Legislature(1997 - 1998)
05/09/1998 09:00 AM FIN
* first hearing in first committee of referral
= bill was previously heard/scheduled
= bill was previously heard/scheduled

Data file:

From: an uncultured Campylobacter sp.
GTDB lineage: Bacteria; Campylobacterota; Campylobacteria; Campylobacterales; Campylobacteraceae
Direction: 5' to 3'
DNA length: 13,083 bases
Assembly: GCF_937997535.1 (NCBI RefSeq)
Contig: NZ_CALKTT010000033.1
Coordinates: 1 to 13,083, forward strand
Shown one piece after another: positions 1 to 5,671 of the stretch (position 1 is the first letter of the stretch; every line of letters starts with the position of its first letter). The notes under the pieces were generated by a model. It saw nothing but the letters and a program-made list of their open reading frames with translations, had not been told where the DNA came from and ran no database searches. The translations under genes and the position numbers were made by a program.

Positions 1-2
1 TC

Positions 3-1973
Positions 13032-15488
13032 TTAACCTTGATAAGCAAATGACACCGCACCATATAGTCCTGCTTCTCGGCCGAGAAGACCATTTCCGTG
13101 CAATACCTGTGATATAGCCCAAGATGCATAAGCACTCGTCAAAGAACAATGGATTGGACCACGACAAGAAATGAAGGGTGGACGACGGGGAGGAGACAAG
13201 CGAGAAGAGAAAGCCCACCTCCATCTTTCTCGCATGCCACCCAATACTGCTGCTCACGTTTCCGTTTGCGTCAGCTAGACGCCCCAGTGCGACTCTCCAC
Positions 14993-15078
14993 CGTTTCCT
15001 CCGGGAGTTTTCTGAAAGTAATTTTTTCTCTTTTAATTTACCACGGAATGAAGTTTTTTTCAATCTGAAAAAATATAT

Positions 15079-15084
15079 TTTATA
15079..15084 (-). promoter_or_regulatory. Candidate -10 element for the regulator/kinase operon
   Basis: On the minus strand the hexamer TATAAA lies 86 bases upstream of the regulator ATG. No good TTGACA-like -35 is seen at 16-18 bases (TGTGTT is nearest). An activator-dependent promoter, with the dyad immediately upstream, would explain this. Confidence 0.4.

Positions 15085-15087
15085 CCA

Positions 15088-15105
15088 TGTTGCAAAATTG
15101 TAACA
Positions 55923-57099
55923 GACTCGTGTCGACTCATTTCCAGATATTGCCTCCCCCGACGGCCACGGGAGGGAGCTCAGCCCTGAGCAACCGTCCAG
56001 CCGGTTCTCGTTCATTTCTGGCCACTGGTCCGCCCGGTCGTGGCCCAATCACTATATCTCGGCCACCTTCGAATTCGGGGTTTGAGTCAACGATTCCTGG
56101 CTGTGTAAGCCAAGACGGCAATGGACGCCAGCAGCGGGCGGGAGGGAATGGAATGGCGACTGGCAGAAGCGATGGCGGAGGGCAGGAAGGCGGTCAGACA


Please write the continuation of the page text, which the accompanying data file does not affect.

MINUTES SENATE FINANCE COMMITTEE 9 May, 1998 9:00 a.m. TAPES SFC 98-164, Sides A and B CALL TO ORDER Senator Bert Sharp, Co-Chair, convened the meeting at approximately 9:00 a.m. PRESENT In addition to Co-Chair Sharp, Senators Pearce, Torgerson, Adams, Parnell, and Phillips were present when the meeting was convened. Senator Donley arrived later. Also Attending: Representative Mark Hodgins; Wilson Condon, Commissioner, Department of Revenue; John Shively, Commissioner, Department of Natural Resources; Beverly Mentzer, Alaska Gas Commercialization Manager, Exxon Company, USA; Paul Fuhs, Yukon-Pacific Corporation; Paul Canale, Assistant Director of Government Affiars, BP Exploration Alaska; George Findling, Business Development Advisor, Atlantic Richfield Corporation (ARCO); Steve White, Assistant Attorney General, Department of Law; Ted Popely, Counsel, Senate and House Majorities. SUMMARY INFORMATION CSHB 116(FIN) WORKERS COMPENSATION SELF-INSURANCE GROUP SCS CSHB 116(FIN) was REPORTED out of committee with a "do pass" recommendation with forthcoming zero fiscal note from the Department of Revenue, Division of Insurance, and accompanying $49,500 fiscal note from the Department of Labor and Workforce Development, Division of Workers Compensation. CSHB 393(RES) DEVELOP STRANDED GAS RESOURCES CSHB 393(RES) was HEARD and HELD in committee for further consideration. CSHB 406(FIN)am SUBSISTENCE USES OF FISH AND GAME CSHB 406(FIN) was REPORTED out of committee with no recommendation and fiscal notes by the Department of Law and the Alaska Courts. HOUSE BILL NO. 116 "An Act relating to workers' compensation self- insurance." Senator Donley MOVED to RESCIND the committee's earlier action of failing to report HB 116 out. Senator Phillips expressed interest in revisiting the amendments that were considered but failed to be adopted in the previous hearing. Senator Adams stated that he would not re-offer the four amendments that previously failed to be adopted. Without objection, the action to report the bill from committee was RESCINDED. Senator Donley MOVED to REPORT SCS CSHB 116 (FIN), as amended, with individual recommendations and attached fiscal notes. Senator Phillips OBJECTED. AT EASE until 9:04 A.M. RECONVENED Senator Phillips WITHDREW his OBJECTION. There being no further objection, it was so ordered. SCS CSHB 116(FIN) was REPORTED out of committee with a "do pass" recommendation with forthcoming zero fiscal note from the Department of Revenue, Division of Insurance, and accompanying $49,500 fiscal note from the Department of Labor and Workforce Development, Division of Workers Compensation. HOUSE BILL NO. 393 "An Act relating to contracts with the state establishing payments in lieu of other taxes by a qualified sponsor or qualified sponsor group for projects to develop stranded gas resources in the state; providing for the inclusion in the contracts of terms making certain adjustments regarding royalty value and the timing and notice of the state's right to take royalty in kind or in value from projects to develop stranded gas resources in the state; relating to the effect of the contracts on municipal taxation; and providing for an effective date." Co-chair Sharp clarified that the Resources Committee version of the bill was the most recent version (version "R"). REPRESENTATIVE MARK HODGINS testified that the legislation would cover payment in lieu of taxes. He stated that the liquefied natural gas (LNG) that would be developed from the project would come from the North Slope through an 800- mile pipeline. He explained that LNG was a different commodity than oil, as it did not have a spot market. In order for the LNG project to go forward, contracts had to be made beforehand that included the pipeline, the refinery, and the ships to transport the product to the marketplace. Representative Hodgins referenced a report authored by Dr. Van Meurs that estimated the price at $15 billion, which would not make Alaska competitive in the international market. The Van Meurs report advised that the project would be competitive if the price were reduced to $12 billion. He pointed out that the North Slope currently had approximately 35 trillion cubic feet of natural gas proven reserves. He noted that over 12 percent of the amount belonged to the people of Alaska. He stressed that the legislature therefore had a duel role, as both the tax and regulation authority and as an actual owner of the resource on behalf of the people. Representative Hodgins continued with suggestions made in the Van MeursVreport to bring the $15 billion figure down to $12 billion by reviewing the state's tax regime. He noted that the federal government would garner approximately $26 billion from the project over the course of its economic life (estimated at 30 to 50 years). The state and local taxes would be approximately $12.6 billion. Representative Hodgins reported that Dr. Van Meurs had suggested reducing state taxes by 2 percent (about $270 million) and convincing the federal government to reduce its percentage. He thought technological advances would also help make the project profitable. He emphasized that the project involved private enterprise and that it would not proceed if it was not profitable. He underlined that following the Van Meurs suggestion, the state could reduce the price of the project by approximately $270 million in taxes that could be forgiven or deferred to a later date. The state would then receive at least $12.4 billion. Representative Hodgins shared that as a member of the private sector, his concerns were the jobs and economic opportunity a project would create. He referred to oil and gas development in Cook Inlet, including an LNG facility that had been exporting since 1969 and the Unocal plant in Nikiski that exported fertilizer and ammonia. He stressed that there was a vast industry that could arise from the development of natural gas. Representative Hodgins stated that once the legislation was enacted, the Department of Administration would be allowed to negotiate with a sponsor group to contract the project. The proposed contract had to be ratified by the legislature, which would provide an opportunity for public exposure and participation. Representative Hodgins addressed changes made to the bill by the House Finance Committee removing the "gas-to- liquids" intent language. He said the change would allow future gas-to-liquids technology to be addressed under different legislation. He explained that some legislators thought that if the language were contained in the bill, there could be some relief on the existing pipeline, which could cause confusion. Representative Hodgins then spoke to the merits of the pipeline and the affected communities. He pointed to page 23, starting at line 29, with language related to sponsor groups. He understood the concerns of local municipalities and maintained that they would have a voice in the contract process. He conceded that due to the nature of the contract, it would be difficult to guarantee that the municipalities would be able to affect the outcome of the contract. He asserted that the current version of the bill had been extensively discussed; he wanted it adopted into law with no further changes. Representative Hodgins cited Dr. Van Meurs's projections of $150 billion in revenues that could come from the North Slope project. He noted that while there were 35 trillion cubic feet of proven reserves, there could be two to three times that amount once the project began, because there would be incentive to find more gas. Representative Hodgins relayed concerns regarding the reinjection of available gas and concerns that the sale of natural gas could impact black-oil production. He stated that Phillips Petroleum, Inc. had testified that "Point Thompson could come on line and could actually develop the ramp-up period, fill the pipeline with gas from Point Thompson, and thereby allow reinjection of the North Slope gas back into Prudhoe Bay and Kuparuk and other fields." He believed the action would allow the maintenance of the maximum amount of black oil from the North Slope facilities. Representative Hodgins summarized that the legislation would allow for "a great project for Alaskans" that would bring in needed revenues. He acknowledged that there would be impacts to municipalities and to the state. He pointed out that the state was a taxing and regulation authority, and most importantly would be an owner in the project. He noted that approximately 50 percent of the royalty revenues would be deposited into the permanent fund. He stated that the complexity of the project was such that the enabling legislation was necessary to allow the administration to start a sponsor group; once the sponsor group or private enterprise started, the preliminary engineering would be done and there would be suggested timelines. He wanted Alaskans to be trained and ready to work on the project. Representative Hodgins noted that local hire provisions would be considered within the allowances of the constitution. He suggested that the best local provision was a well-trained Alaskan workforce. Senator Adams asked where the market would be and how much natural gas would have to be sold to make the project feasible. Representative Hodgins responded that the primary market would be the Pacific Rim countries of Japan, Korea, and Taiwan. He noted there had been economic strife in the countries, and that the main competitors would be Australia, Indonesia, and possibly Russia. He explained that natural gas was primarily sold under contracts and that current contracts were reaching maturity. He listed the years 2005, 2008, 2010, and 2015 as dates discussed as prime times to enter the market. He believed it best to enter the marketplace as soon as possible using the speculation of North Slope reserves. He opined that the Alaska natural gas project could become the largest in the world. Representative Hodgins continued that in order for the project to be successful, 14 million metric tons had to be transported through the pipeline annually. He pointed out that the LNG was already sold from the Nikiski plant, and Alaska had been the sole provider of LNG products to Japan. While the plant had not reduced its output, he stressed that increased demand and supply provided from elsewhere had reduced the state's share to less than 2 percent. Representative Hodgins spoke to conflicting testimony heard in other legislative committees regarding the need for natural gas and the best "window of opportunity" for Alaska to enter the marketplace. He responded that the decisions would have to be made as the project progressed. Representative Hodgins asserted that the project would not advance unless customers were in place and in partnership with the state and participating industries. He claimed the project could become one of the largest, if not the largest, private-enterprise project in the world. WILSON CONDON, COMMISSIONER, DEPARTMENT OF REVENUE, testified that HB 393 would establish a framework for developing a project-specific fiscal system for commercializing stranded gas in Alaska. He explained that the fiscal system would provide for contractual payments in lieu of some or all state and local taxes. He pointed out that the bill would not require the administration to come before the legislature with a proposal to modify royalties, but would require the consideration that the provisions for specifying how royalties were valued over the long term could be included in a contract. He added that the bill would also stipulate that the contract might modify the provisions for taking royalty in-kind, such as provisions governing the six-month notice requirement and the current right the state had to take royalty in-kind on relatively short notice for the gas business. He stressed that the bill would require the executive branch to entertain applications, develop potential contracts, and present proposed contracts to the legislature for specific legislative authority to execute the contracts. Commissioner Condon referred to a document outlining the process required for entering into a contract ("CSHB 393, Flow Chart, the Alaska Stranded Gas Development Act," copy on file). He detailed the steps of the process. First, the prospective sponsors had to apply. The commissioners of the Departments of Revenue (DOR) and Natural Resources (DNR) would proceed with negotiating a contract if the proposed project and sponsors met certain qualifications. Commissioner Condon noted that the stipulations contained in the bill would govern negotiation of the contract, including the fiscal terms, local hire, local purchasing, payment sharing with municipalities, and gas supplies for local communities. He added that the bill would establish a municipal advisory group, which the commissioner of DOR must involve in the contract negotiation process. Commissioner Condon continued that the bill would provide for public commentary and preliminary legislative review periods; following those, the contract could be modified before being presented to the legislature for formal consideration, including deciding whether the executive branch would be given specific authority to execute the contract. He stressed that the contract could not be executed without specific legislative approval to the executive branch. Senator Phillips pointed to page 22, line 20 of the bill (Section 43.82.435) and questioned whether "may" meant "shall" from a legal point of view related to the executive branch submitting the contract to the legislature. Commissioner Condon replied that at the end of the process, the governor could decided that he or she would not submit the contract to the legislature, if the governor did not think it was a good idea. The contract would then be dead without legislative authorization. He stated that "may" did not reflect the legislature's authority but the governor's discretion regarding whether or not to proceed with the proposal. Co-chair Sharp clarified that any contract that went forward would have to be ratified by the legislature. Senator Phillips summarized that the governor could withdraw the contract if he or she believed it was not in the best interests of the state. Commissioner Condon responded that he was correct. Senator Phillips turned to page 22, lines 27 through 31 (Section 43.82.440), "a person may not bring an action challenging the constitutionality of the law authorizing a contract enacted" under the section. He asked why people would not be allowed to challenge the constitutionality of the law. Commissioner Condon replied that the section would give a shorter period of time for the statute of limitations than would normally be available. Once somebody entered into a contract, they would have a 120-day time period, in order to get an answer regarding constitutionality quickly. Senator Phillips opined that the two sections were the most important in the bill. Senator Adams asked how the affected municipalities and communities would be treated. He also wanted to know more about the employment of Alaskans in the newly created jobs. He commented that sometimes the only way to guarantee local hire and patronage of local businesses was through a sole- source contract to an Alaskan company. Commissioner Condon replied that the involvement of local communities was both procedural and substantive; the bill would require (Sections 500 through 520, pages 23 through 25) the establishment of a municipal advisory group and that the commissioner of DOR involve the advisory group in the negotiation of the contract and consult with them regarding the provisions governing payments to local communities. He pointed out that the principles governing the contract terms would require that payments be shared with local municipalities (according to subparagraph (b) of Section 43.82.210). He noted the extensive provision regarding local hire and contracting with local businesses (Section 43.82.230); he stated the language went as far as state and federal constitutions permitted. Senator Phillips asked what would happen in the case of a negotiated preliminary contractor that the governor did not approve of but the legislature wanted. He wondered whether the contract would ever be submitted to the legislature. Commissioner Condon replied "yes and no." He detailed that the "no" part meant that he did not think the legislature could structure a set of arrangements or contract on its own. He believed that the executive branch could bring a proposal that was a customized fiscal system for a proposed project. The legislature could consider the proposal and decide it liked some of the terms and not others. The legislature could pass a general law that had only the terms it wanted. Senator Phillips asked how the legislature would know about a potentially good contract if it was submitted to and rejected by the executive branch. Commissioner Condon responded that an entity submitting a contract that was ignored by the executive branch would most likely go to the legislature. He believed the political process would solve the problem. JOHN SHIVELY, COMMISSIONER, DEPARTMENT OF NATURAL RESOURCES, added that the sponsor could bring the contract to the legislature; it would not be a secret document. He did not know how the executive branch could be forced to sign a contract, however. The legislature could pass a general law related to the structure of the contract, but the governor would have the option of vetoing that law; if the legislature overrode the veto, the contract would go into effect regardless of the governor's opinion on the matter. He believed that both the governor and the legislature would share an interest in what was best for the state. Senator Torgerson asked how the proposed contract would differ from other oil contracts. He believed the legislature only had the authority to either approve or disapprove a contract presented to it. He wanted to know whether the contract would hold if the legislature only approved a portion of the contract in enabling legislation, and the governor vetoed it. Commissioner Condon replied that there would be no contract if the governor vetoed it. He explained that unlike the normal contract authority the legislature could grant the executive branch, the bill would not grant specific authority to the executive branch to enter into a natural gas development contract without legislative approval. He likened the situation to the relationship between the two branches when bonding for building facilities; the executive branch did not have the specific authority to enter into contracts without legislative approval. Co-Chair Sharp voiced concerns with language such as that contained in subparagraph (2) of Section 43.82.210 and contract terms relating to payment in lieu of one or more taxes ("the terms should accommodate the interests of the state, affected municipalities, and the project sponsors under a wide range of economic conditions, potential protect structures, and marketing arrangements"). He commented that the municipalities would not be given a vote in the final contract negotiations, yet could lose a considerable amount of tax revenue; he did not know how the best interests of the municipalities would be protected when the bill used the language "should accommodate." He asked how the local governments could accept the "trust me" attitude, when they could be negotiated out of tax revenues for several years. Co-Chair Sharp cited subsection (3) of the same section stating that if the profitability of the project decreased, increases in the economic rent making up for the tax- revenue losses would not take effect. He surmised that the state and the municipalities were taking a large share of the profitability risk in the project. Commissioner Condon responded that the legislation was basically a means by which the state and local governments would be taking risks to facilitate the development of the resource. He said the question must be asked whether the resource would be developed if the risks were not taken. He stressed that community interest was important and that he hoped it would be protected, but qualified that the contract would still be dependent on the political process and the fairness of the players. He opined that it did not make sense to "tie everyone's hands" to provide protections that early in the process. Co-Chair Sharp pointed out that the state and municipalities were being asked to become equity partners in assuming risk and to depend on the profitability of the project, but the two were not equity partners. Commissioner Condon agreed that was one way to look at the matter. He envisioned the trade-off would be equitable returns to the state and municipalities. He stated that both governments would share the benefits, but would also have to share the risks. Co-Chair Sharp focused on the point that the affected municipalities would be asked to give up local taxes and state taxes, while the remaining areas of the state would only give up state taxes. He reminded the committee that during the construction of the Alyeska pipeline, the percentage of employees hired from his community was small. He understood the intent was to not give veto power to the affected municipalities, but suggested the language "should accommodate" was inappropriate. He used a freight-train metaphor to explain the potential for a legislative- approved contract based on the wishes of the few legislators representing the impacted communities, not the majority of legislators from elsewhere in the state. He stressed that while there could be some employment benefits from such a project, there were also social challenges that would be borne by the communities along the new pipeline. He reiterated concerns. Commissioner Shively responded that the issue had been addressed in the past. Communities like the North Slope Borough and Valdez had limitations on property tax authority to accommodate the needs of the whole state. He agreed there were several challenges, such as the impact to Fairbanks before the revenues were generated. He thought the issues should be addressed by the governor and the legislature, but independently from the project's revenues. Commissioner Shively continued that the only municipality that would certainly be able to tax if the project was built was the North Slope Borough; although the primary route seemed to be to Valdez, there were other options. He did not think all fears could be addressed until a contract was negotiated and the risks could be addressed specifically. Co-Chair Sharp appreciated that Section 43.82.900 clearly defined the different kinds of affected municipalities. He pointed out that municipalities impacted by the Alyeska pipeline did not have the authority to assess the facilities in their jurisdiction at the full value because of the arrangement to promote the pipeline. He noted that the value was much higher than anticipated. BEVERLY MENTZER, ALASKA GAS COMMERCIALIZATION MANAGER, EXXON COMPANY USA, referred to submitted written testimony (copy on file). She stated that Exxon supported HB 393 in its current version, which provided reasonable guidelines and boundaries for development of a fiscal contract. The bill kept options open for the state of Alaska to maximize the value of its gas resources. She added that it did not contain any specific fiscal terms or mandate the method for gas commercialization. Ms. Mentzer concluded that the legislation would provide the opportunity for input from the legislature, local municipalities, and the public during the contract development stage. She noted that it appropriately required legislative review and authorization of any fiscal contract. Co-Chair Sharp asked whether the legislation would allow or prohibit a contract or agreement to be considered for the economic benefits bestowed on a gas-to-liquids project. Ms. Mentzer responded that the statutory language in the bill was broad enough to include a gas-to-liquids conversion project. PAUL FUHS, YUKON-PACIFIC CORPORATION, spoke in support of the bill as it was. He commented that HB 393 was a framework for negotiating a tax contract, but the most important provision for his company was that it would create an incentive for formation of a project sponsor group. He reported that discussions with the Asian market had shown that the most important element was to bring gas supplies together with the permit so that there could be a unified project to move forward. He noted that the bill had a sunset date of 2001. [Tape SFC-98 164, Side B] Mr. Fuhs stated that his company would be in good faith with the municipalities; their experience has been that the municipalities were very positive about the project and willing to look at flexible ways of approaching the taxation on the project. He did not see the municipalities as a problem in any way. Senator Phillips pointed out that the sunset date applied to the deadline in which an application for a contract could be submitted. PAUL CANALE, ASSISTANT DIRECTOR OF GOVERNMENT AFFIARS, BP EXPLORATION ALASKA, testified in support of the legislation. He referred to written testimony given by David Brooks to the House Finance Committee (copy on file). He stated that BP believed the bill provided a positive signal to the industry and developers of stranded gas that the state was prepared to discuss any fiscal impediments in the way of a project directed toward the development of the state's stranded-gas reserves. He assured the committee that BP supported the legislation. GEORGE FINDLING, BUSINESS DEVELOPMENT ADVISOR, ATLANTIC RICHFIELD CORPORATION (ARCO), spoke in support of HB 393 (version "R"). He referred to previous testimony describing ARCO's gas commercialization plans and how HB 393 would support those plans. He stated that ARCO believed that the framework legislation could help advance gas commercialization in Alaska; ARCO viewed the legislation as an essential signal that the state wanted to proceed down the development road in partnership with private parties. The bill gave ARCO the basic confidence it needed regarding parallel efforts to assemble sponsor groups, reduce costs, develop a market, pursue federal fiscal incentives, and resolve many commercial and regulatory issues facing the LNG project. Co-chair Sharp asked whether the bill as worded would allow economic participation and encouragement by the state for a gas-to-liquid project. Mr. Findling responded that ARCO felt that the statutory language was such that the requested outcome would not be ruled out. Commissioner Condon affirmed that the language in the current version of the bill would allow for the development of stranded gas. He noted that a lot of work had been done to deal with the issue from an LNG project perspective; if another proposal was made, more work would be needed. Senator Parnell commented that the language was broad enough to be applicable to a gas-to-liquids project. He asked whether the department would treat it that way. Commissioner Condon replied in the affirmative. Representative Hodgins confirmed for Co-Chair Sharp that the legislation would cover gas-to-liquid projects. He noted that the gas-to-liquids language was originally in the bill and was taken out; the sponsors felt that the language adequately covered gas-to-liquids technology. He believed legislation would probably come forward if additional legislation was needed and there was economic feasibility shown. AT EASE 9:57 AM RECONVENED 10:30 AM Co-chair Sharp announced that he would NOT OFFER Amendment 1. Co-chair Pearce MOVED to ADOPT of Amendment 2. Co-chair Sharp shared that the House Finance Committee members who authored the current version of the bill had no objection to the amendment. He stated that that in light of the testimony heard at the meeting, he urged the committee give the amendment favorable consideration. Co-chair Sharp explained that the amendment allowed the conversion of gas-to-liquids if the necessary technology was developed before the bill's sunset date. He noted that the technology did not exist currently and that it was uncertain whether it would exist by the year 2001. Senator Adams OBJECTED. He stated that the amendment would narrow the scope of the bill. He stressed the importance of keeping options open. A roll call was taken on the motion. IN FAVOR: Phillips, Sharp, Pearce OPPOSED: Adams, Donley, Parnell Senator Torgerson was absent from the vote. The motion FAILED (3/3). Amendment 2 was not adopted. CSHB 393(RES) was HEARD and HELD in committee for further consideration. HOUSE BILL 406 "An Act authorizing the Board of Fisheries and the Board of Game to identify fish and game that are taken for subsistence and to identify subsistence and nonsubsistence areas; relating to the establishment of preferences for and to regulation of subsistence fishing and hunting; relating to advisory committees." Co-chair Sharp addressed the fiscal notes. He referred to a recap of the fiscal notes in the members' files. Senator Phillips MOVED to MODIFY the fiscal notes to change them all to federal funds except for the fiscal notes from the Alaska Courts and the Department of Natural Resources (Department of Law, Civil Division, component DNR). Senator Adams OBJECTED because there had not been a discussion on HB 406 and he did not understand why there were nearly $3 million in fiscal notes. A roll call was taken on the motion. IN FAVOR: Parnell, Phillips, Donley, Pearce, Sharp OPPOSED: Adams Senator Torgerson was absent from the vote. The motion PASSED (5/1). The fiscal notes were changed to federal funds except for Alaska Courts and the Department of Law. Senator Adams wanted clarification about the constitutionality of the bill. STEVE WHITE, ASSISTANT ATTORNEY GENERAL, DEPARTMENT OF LAW, replied that there were two sections of the bill that raised constitutional issues. The first section was the one dealing with eligibility for subsistence, or who would be considered a qualified subsistence user. One section of the bill would qualify people based on residency; people would get a presumption in favor of eligibility or a presumption against eligibility based on whether they lived in a subsistence-dependent area. A constitutional issue would be raised under equal-access clauses based upon the supreme court's decision in a case a few years prior. He detailed the reference related to page 4, line 31 to page 5, line 13, subsections (d) and (e). Mr. White continued that there were essentially two ways to become a qualified subsistence user under the bill. The first would be to qualify under individual criteria, which were administered through a process before the board (in subsection (c)). The presumptions based on where a person lived were in subsection (d); the way the presumptions would operate was described in subsection (e). There were constitutional issues under the McDowell and Camacho decisions because the presumptions were based on where a person lived. Mr. White noted that there was also a possible second constitutional issue in subsection (c) that was not as clear; one of the criterion to become a certain kind of subsistence user was history of use of a stock or population; the question had been raised of whether the provision would create a closed class, or one that no one could enter in the future. In other words, a person could not become a subsistence user unless they used the stock or population for subsistence, but on the other hand, the person could not use the stock or population unless they were a subsistence user; it created a no-win situation. He thought the issue could be reconciled if past use could be established through some other use besides subsistence, for example, through sport or commercial use. The resolution could be difficult but could address concerns about creating a closed class. Mr. White summarized that the principal constitutional issue was raised by the presumptions based upon residency in the other two sections. Co-chair Sharp asked whether the current Tier II was based a point system for qualification related to past usages and where a person lived. Mr. White explained that Tier II had two criteria left after the supreme court removed the "where you live" criteria; one related to a person's dependency on a particular stock or population and the second related to the availability of alternative resources. The system was not closed because a person was already a subsistence user; the legislation would qualify them through the other two Tier II criteria. A person would qualify in the first place in subsection (c) as a subsistence user. Co-chair Sharp noted that Tier II applications asked how long an applicant had lived in the area and used the resource; the longer and more often used, the more points, and the more ability to qualify for a permit. He mentioned something about being tied to a region, which he did not think had been challenged. Senator Adams asked whether the bill would comply with the Alaska National Interest Lands Conservation Act (ANILCA). Mr. White responded that he did not believe the bill would comply with ANILCA. He thought there would have to be changes to the bill or to ANILCA in order to regain state management. Senator Adams pointed out that Senator Ted Stevens had amendments regarding ANILCA. He asked for more details about the amendments and whether they would be beneficial to the state of Alaska. Co-chair Sharp did not think what Senator Stevens would do had any relationship to HB 406. He opined that Senator Stevens did things he said he would not do and did not do other things he said he would do. Senator Adams argued that possible provisions in HB 406 could result in dual management. Co-chair Sharp believed that Senator Stevens had been "flexible" in the past. Mr. White described the amendments; whether they were beneficial to the state was a judgment the legislators could make. He underlined that the amendments would not be truly effective until December 1, and then only if the state had a law that came in compliance with ANILCA. Mr. White provided an overview of what the amendments would do. The amendments would clarify what federal lands were; ANILCA governed subsistence uses on federal lands. The amendments would make certain findings, one of which had been controversial. The amendments would define customary, traditional uses, commercial trade, and rural residency in Alaska, and they would establish reasonable opportunities to measure subsistence under federal law. The definitions and establishment of reasonable opportunity would bring ANILCA closer to what the state's statutory definitions and practices had been over the years. The amendments would specify the composition and operation of regional councils, which was not present in the existing version of ANILCA. The amendments would clarify what would happen when the state came into compliance; the state would unequivocally regain management, unless the state was found by a court to be out of compliance. The amendments dealt with federal court oversight and would establish that state agencies (such as state boards) had the same deference as equivalent federal agencies (such as federal boards) and that the decisions made by the boards could not be overturned unless found to be arbitrary, capricious, an abuse of discretion, or otherwise in violation of law. In other words, the federal courts would have to defer to interpretations or adoptions of subsistence regulations by state boards, unless they were defective in any one of the three listed ways. Finally, the amendments would not prohibit the state or the federal government from co-managing with other land- use organizations or organizations involved in subsistence resource. Co-chair Sharp queried the constitutionality and workability of HB 406. TED POPELY, COUNSEL, SENATE AND HOUSE MAJORITIES, responded that the bill as written conformed to the Alaska Constitution and would not require an amendment. He added that the provision in the bill that had raised concerns related to community-based presumptions that were fully rebuttable and had been argued to go afoul of the equal- access provisions, including uniform application of law. He did not believe the bill would be found to violate the state constitution because the residency-based criterion was not ultimately used in determining whether or not someone was a qualified subsistence user. In other words, it was merely used at the presumption stage, and was fully rebuttable, which meant that the subsistence preference was ultimately open to anybody in the state of Alaska without regard to where they lived. The criterion would merely be used in a preliminary fashion as an administrative convenience to sort people. Ultimately, since the presumption was rebuttable (by preponderance of the evidence standard) it would not be used as a determining factor as it had been in McDowell and other cases. He stressed that it would not be even a little bit of a factor in the ultimate determination by the boards of whether or not someone would qualify as a subsistence user in Alaska. Mr. Popely quoted from a passage by the Alaska Supreme Court in the Kenaitze case [1986 State v. Kenaitze Indian Tribe], the closest case providing guidance as to whether or not the proposed legislation could violate the constitution. He reminded the committee that in the Kenaitze case, the supreme court considered the Tier II provisions that originally included a person's proximity to the resource as one of the qualifying criterion. The proximity to resource was ultimately stricken and the determination was made that the non-subsistence areas were found not to violate the constitution. The court looked at the argument raised against the non-subsistence areas, which said that establishing non-subsistence areas created an extreme inconvenience for people who did not live in them. The people would not have local access to subsistence resources in their immediate proximity the way people outside the non-subsistence areas could. The court addressed the argument and said: Inconvenience is in no sense the equivalent of bar to eligibility for participation in subsistence hunting and fishing, and does not suffice to trigger an analysis under the equal access clauses. Mr. Popely submitted that the same argument would apply under HB 406 if and when it were challenged; ultimately the residence criteria would be classified as an administrative inconvenience rather than as a qualifying criterion as it was in McDowell or Kenaitze, and would therefore be upheld. Co-chair Sharp asked whether any of the proposed amendments would cause conflicts with existing state law or cause potential problems for the state. Mr. Popely responded that there had been sections that were added by Public Law 105-83 that were not contemplated at the task force stage. For example, Mr. White had addressed the basis on which the federal courts could overturn agency decisions, or the deference standard. He pointed to the example of the section added to comply with the Administrative Procedure Act, which added the section "otherwise not in accordance with law." There were also provisions in the findings of the law that was passed that were not contained in the task force proposal. For example, there was explicit recognition of both the Katie John [Katie John v. United States] and Babbitt [Alaska v. Babbitt] decisions; if the provisions were adopted because the state adopted a constitutional amendment, the provisions would become part of federal law. The Katie John decision would go to the federal government's ability and authority to manage navigable waters in Alaska, and the Babbitt decision would go to the U.S. Secretary of Interior's ultimate authority to manage lands in Alaska. Mr. Popely turned to Section 805, another provision that was added. He noted that there was a provision in the Stevens amendments that would permit the interior secretary to bring a judicial action to enforce the subsection relating to the state's compliance with federal law; that was another provision not contained in the task force proposal. In other words, if the provision were adopted, the U.S. Secretary of the Interior could bring an action to enforce the state's non-compliance with federal law, whereas under the previous Title VIII provisions, an individual would bring the action. Senator Adams asked whether HB 406 would comply with ANILCA. Mr. Popely replied that there were two questions and two answers. The first question was related to whether the bill would comply in terms of the specific preference schemes articulated under Title VIII; the answer was no. The second question was whether the legislation would comply with the general intent of ANILCA. He believed the question asked by Senator Adams was the first question. Senator Adams replied that he liked the first answer. He noted that the legislative majority had conducted a public opinion poll on the subject of subsistence. The response had been that the public wanted to vote on a constitutional amendment. He asked whether the legislature should hold back on the constitutional amendment. Co-chair Sharp opined that the choice would not be made by Mr. Popely but by the legislature. Senator Adams pointed out that Mr. Popely represented the majority. He withdrew the question. Senator Phillips MOVED to REPORT CSHB 406(FIN)am with individual recommendations and the updated fiscal note. Senator Adams OBJECTED. He stated that his problem with the bill was the constitutionality of a few provisions related to equal access and resident status. He believed that the bill would not comply with ANILCA. He thought the bill would function as an invitation for dual management, which he did not believe the public wanted. He noted the nearly $3 million fiscal note change from general funds to Department of Fish and Game funds, with the exception of a few items. He opined that there was an expectation of the measure complying with ANILCA, so that the state would get management back. A roll call was taken on the motion. IN FAVOR: Parnell, Phillips, Donley, Pearce, Sharp OPPOSED: Adams Senator Torgerson was absent from the vote. The motion PASSED (5/1). CSHB 406(FIN) was REPORTED out of committee with no recommendation and fiscal notes by the Department of Law and the Alaska Courts. ADJOURNMENT Co-chair Sharp recessed the meeting to the call of the chair at approximately 11:01 AM.